America’s first UFO sighting occurred much earlier than you think
When did Americans first encounter these mysterious phenomena in the sky? You might think it was in 1947, when pilot Kenneth Arnold reported seeing nine high-speed objects near Mount Rainier in Washington, coining the term “flying saucers”.
Or maybe you think it was in 1949, when rancher Mac Brazel found a strange wreckage near Roswell, New Mexico, sparking rumors of a crashed alien spacecraft.
But the truth is that America’s first UFO sighting was way earlier than you think. It happened in 1639, when the Puritans were still settling in New England.
A Great Light in the Night Sky
The story of America’s first UFO sighting was recorded by John Winthrop, the governor of the Massachusetts Bay Colony, in his diary.
Winthrop was a devout Puritan who led a group of English immigrants to establish a “city upon a hill” in the New World. He was also a keen observer of natural phenomena and wrote about comets, eclipses, earthquakes and other events in his journal.
On March 1, 1639, Winthrop wrote about a strange incident that had occurred earlier that year, involving three men who were rowing a boat in the Muddy River near Boston. According to Winthrop, the men saw “a great light in the night sky” that moved and changed shape. Winthrop wrote:
“In this year one James Everell, a sober, discreet man, and two others, saw a great light in the night at Muddy River,” Winthrop recorded in his journal on March 1st, 1639.
“When it stood still, it flamed up, and was about three yards square; when it ran it was contracted into the figure of a swine. It ran swift as an arrow toward Charlton [Charlestown] and up and down about two or three hours.
“They were come down in their lighter [a small barge] about a mile, and, when it was over, they found themselves carried quite back against the tide to the place they came from. Divers[e] other persons saw the same light, after, about the same place.”
Winthrop added that other credible witnesses saw the same light around the same place.
On January 18th 1644, Winthrop reported another sighting: “About midnight, three men, coming in a boat to Boston, saw two lights arise out of the water near the north point of the town cove, in form like a man, and went at a small distance to the town, and so to the south point, and there vanished away.”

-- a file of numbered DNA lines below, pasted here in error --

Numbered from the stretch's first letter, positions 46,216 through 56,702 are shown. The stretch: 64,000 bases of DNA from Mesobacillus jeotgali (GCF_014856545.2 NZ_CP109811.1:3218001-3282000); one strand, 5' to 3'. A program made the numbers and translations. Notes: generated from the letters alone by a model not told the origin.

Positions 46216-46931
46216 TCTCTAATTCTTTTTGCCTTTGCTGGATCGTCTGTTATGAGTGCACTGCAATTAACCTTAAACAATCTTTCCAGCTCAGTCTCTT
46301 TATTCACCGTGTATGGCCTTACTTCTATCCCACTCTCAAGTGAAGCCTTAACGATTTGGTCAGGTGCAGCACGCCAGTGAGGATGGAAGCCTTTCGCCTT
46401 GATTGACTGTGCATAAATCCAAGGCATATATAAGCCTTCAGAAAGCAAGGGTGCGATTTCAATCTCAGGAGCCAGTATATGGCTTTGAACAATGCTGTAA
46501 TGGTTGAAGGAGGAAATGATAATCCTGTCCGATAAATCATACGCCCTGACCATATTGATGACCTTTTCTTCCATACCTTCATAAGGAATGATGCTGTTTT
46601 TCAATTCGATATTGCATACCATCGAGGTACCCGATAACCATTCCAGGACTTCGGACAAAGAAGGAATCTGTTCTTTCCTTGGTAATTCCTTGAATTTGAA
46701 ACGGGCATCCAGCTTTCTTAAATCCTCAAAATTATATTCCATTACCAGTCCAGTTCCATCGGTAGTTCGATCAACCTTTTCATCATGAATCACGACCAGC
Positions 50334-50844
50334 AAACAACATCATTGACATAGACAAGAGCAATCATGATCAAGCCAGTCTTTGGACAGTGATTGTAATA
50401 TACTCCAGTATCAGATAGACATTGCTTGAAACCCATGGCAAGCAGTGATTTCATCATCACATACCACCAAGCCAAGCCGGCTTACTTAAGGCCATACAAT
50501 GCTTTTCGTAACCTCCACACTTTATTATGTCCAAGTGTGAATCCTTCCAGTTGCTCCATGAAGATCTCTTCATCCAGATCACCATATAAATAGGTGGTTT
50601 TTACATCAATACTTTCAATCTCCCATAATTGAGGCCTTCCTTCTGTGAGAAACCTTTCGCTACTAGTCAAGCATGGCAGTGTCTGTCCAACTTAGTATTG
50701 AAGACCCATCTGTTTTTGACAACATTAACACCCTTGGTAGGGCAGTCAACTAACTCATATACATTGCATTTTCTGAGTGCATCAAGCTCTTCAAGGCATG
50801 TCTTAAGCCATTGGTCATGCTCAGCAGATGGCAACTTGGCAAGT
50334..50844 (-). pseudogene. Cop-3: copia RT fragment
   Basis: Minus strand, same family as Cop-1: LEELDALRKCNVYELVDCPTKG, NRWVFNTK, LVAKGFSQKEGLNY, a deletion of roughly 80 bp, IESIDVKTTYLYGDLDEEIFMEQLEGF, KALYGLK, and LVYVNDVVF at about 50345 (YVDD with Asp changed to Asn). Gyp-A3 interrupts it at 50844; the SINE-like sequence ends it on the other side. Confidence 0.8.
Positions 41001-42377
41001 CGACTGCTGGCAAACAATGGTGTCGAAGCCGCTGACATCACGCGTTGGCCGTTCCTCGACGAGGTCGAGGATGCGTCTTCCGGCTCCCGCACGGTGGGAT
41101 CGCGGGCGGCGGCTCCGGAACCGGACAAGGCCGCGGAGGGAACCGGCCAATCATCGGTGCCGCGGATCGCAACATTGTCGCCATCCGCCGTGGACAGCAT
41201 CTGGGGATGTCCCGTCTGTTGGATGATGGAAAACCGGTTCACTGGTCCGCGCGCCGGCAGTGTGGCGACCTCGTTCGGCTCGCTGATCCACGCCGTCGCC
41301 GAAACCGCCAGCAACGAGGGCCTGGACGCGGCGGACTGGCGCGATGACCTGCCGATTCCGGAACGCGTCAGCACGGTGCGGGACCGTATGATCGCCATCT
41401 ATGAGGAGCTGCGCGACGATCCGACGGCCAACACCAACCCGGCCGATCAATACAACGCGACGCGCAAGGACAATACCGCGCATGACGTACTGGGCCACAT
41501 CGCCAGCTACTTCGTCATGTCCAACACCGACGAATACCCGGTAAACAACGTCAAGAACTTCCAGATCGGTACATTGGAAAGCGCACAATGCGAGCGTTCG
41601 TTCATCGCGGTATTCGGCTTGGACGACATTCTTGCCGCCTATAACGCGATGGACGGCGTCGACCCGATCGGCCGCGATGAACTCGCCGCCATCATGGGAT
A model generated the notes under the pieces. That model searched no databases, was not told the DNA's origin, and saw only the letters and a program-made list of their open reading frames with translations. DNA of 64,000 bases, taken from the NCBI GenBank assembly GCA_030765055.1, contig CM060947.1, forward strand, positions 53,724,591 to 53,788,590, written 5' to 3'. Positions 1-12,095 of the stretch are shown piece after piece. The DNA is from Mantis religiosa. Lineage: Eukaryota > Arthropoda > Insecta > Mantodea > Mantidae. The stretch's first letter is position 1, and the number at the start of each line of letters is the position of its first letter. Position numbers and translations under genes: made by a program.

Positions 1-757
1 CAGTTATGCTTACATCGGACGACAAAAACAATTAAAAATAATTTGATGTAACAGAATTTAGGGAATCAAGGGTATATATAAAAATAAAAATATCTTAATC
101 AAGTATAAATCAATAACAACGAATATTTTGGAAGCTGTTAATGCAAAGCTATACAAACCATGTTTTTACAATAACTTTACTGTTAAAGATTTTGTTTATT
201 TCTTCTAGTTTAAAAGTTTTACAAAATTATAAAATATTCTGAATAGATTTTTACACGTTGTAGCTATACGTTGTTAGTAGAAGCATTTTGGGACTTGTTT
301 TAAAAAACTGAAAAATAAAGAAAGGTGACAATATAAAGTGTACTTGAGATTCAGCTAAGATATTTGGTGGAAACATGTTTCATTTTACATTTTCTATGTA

Then, just one week later, another mysterious encounter was “seen by many”: “A light like the moon arose about the N.E. point in Boston, and met the former at Nottles Island, and there they closed in one, and then parted, and closed and parted diverse times, and so went over the hill in the island and vanished. Sometimes they shot out flames and sometimes sparkles.”
A Possible Explanation?
What could have caused this bizarre phenomenon? Some modern researchers have suggested that it could have been an ignis fatuus, or will-o’-the-wisp, a pale light that sometimes appears over marshland due to the combustion of gas from decomposed organic matter.
However, this explanation does not account for the movement and shape of the light, nor for the displacement of the boat.
Another possibility is that the light was a meteor or a fireball, a bright and fast-moving object that enters Earth’s atmosphere from space. Meteors can appear in different colors and shapes depending on their composition and speed.
They can also create sonic booms and shock waves that could affect nearby objects. However, meteors usually last only a few seconds or minutes, not hours as Winthrop reported.
A third possibility is that the light was an aurora borealis, or northern lights, a natural display of colorful lights in the sky caused by charged particles from the sun interacting with Earth’s magnetic field.
Auroras can vary in shape, size and color depending on the solar activity and atmospheric conditions. They can also move across the sky and last for hours. However, auroras are usually seen at higher latitudes than Boston, and they do not produce sound or heat.
A Mystery Unsolved
The truth is that we may never know what exactly happened on that night in 1639. The event remains one of the earliest and most puzzling UFO sightings in American history.
It also shows that people have been fascinated by unexplained aerial phenomena long before the modern era of flying saucers and alien abductions.
Whether you believe that UFOs are extraterrestrial visitors, secret military projects or natural phenomena, you have to admit that they are intriguing and mysterious. And who knows? Maybe someday we will find out what really lies behind them.